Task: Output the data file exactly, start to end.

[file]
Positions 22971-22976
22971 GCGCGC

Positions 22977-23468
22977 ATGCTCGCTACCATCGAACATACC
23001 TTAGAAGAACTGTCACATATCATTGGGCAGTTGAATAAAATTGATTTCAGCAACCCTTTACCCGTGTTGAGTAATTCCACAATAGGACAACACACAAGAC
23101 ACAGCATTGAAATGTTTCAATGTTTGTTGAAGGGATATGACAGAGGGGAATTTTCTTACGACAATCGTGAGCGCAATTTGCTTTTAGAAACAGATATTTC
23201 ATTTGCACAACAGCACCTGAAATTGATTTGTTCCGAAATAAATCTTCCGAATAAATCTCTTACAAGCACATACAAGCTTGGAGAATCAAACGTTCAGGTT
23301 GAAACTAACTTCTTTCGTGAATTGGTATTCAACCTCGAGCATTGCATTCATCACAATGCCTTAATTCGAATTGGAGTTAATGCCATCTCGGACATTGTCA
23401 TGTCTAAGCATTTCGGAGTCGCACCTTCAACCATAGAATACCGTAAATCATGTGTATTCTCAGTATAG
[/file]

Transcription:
Positions 22971-22976
22971 GCGCGC

Positions 22977-23468
22977 ATGCTCGCTACCATCGAACATACC
23001 TTAGAAGAACTGTCACATATCATTGGGCAGTTGAATAAAATTGATTTCAGCAACCCTTTACCCGTGTTGAGTAATTCCACAATAGGACAACACACAAGAC
23101 ACAGCATTGAAATGTTTCAATGTTTGTTGAAGGGATATGACAGAGGGGAATTTTCTTACGACAATCGTGAGCGCAATTTGCTTTTAGAAACAGATATTTC
23201 ATTTGCACAACAGCACCTGAAATTGATTTGTTCCGAAATAAATCTTCCGAATAAATCTCTTACAAGCACATACAAGCTTGGAGAATCAAACGTTCAGGTT
23301 GAAACTAACTTCTTTCGTGAATTGGTATTCAACCTCGAGCATTGCATTCATCACAATGCCTTAATTCGAATTGGAGTTAATGCCATCTCGGACATTGTCA
23401 TGTCTAAGCATTTCGGAGTCGCACCTTCAACCATAGAATACCGTAAATCATGTGTATTCTCAGTATAG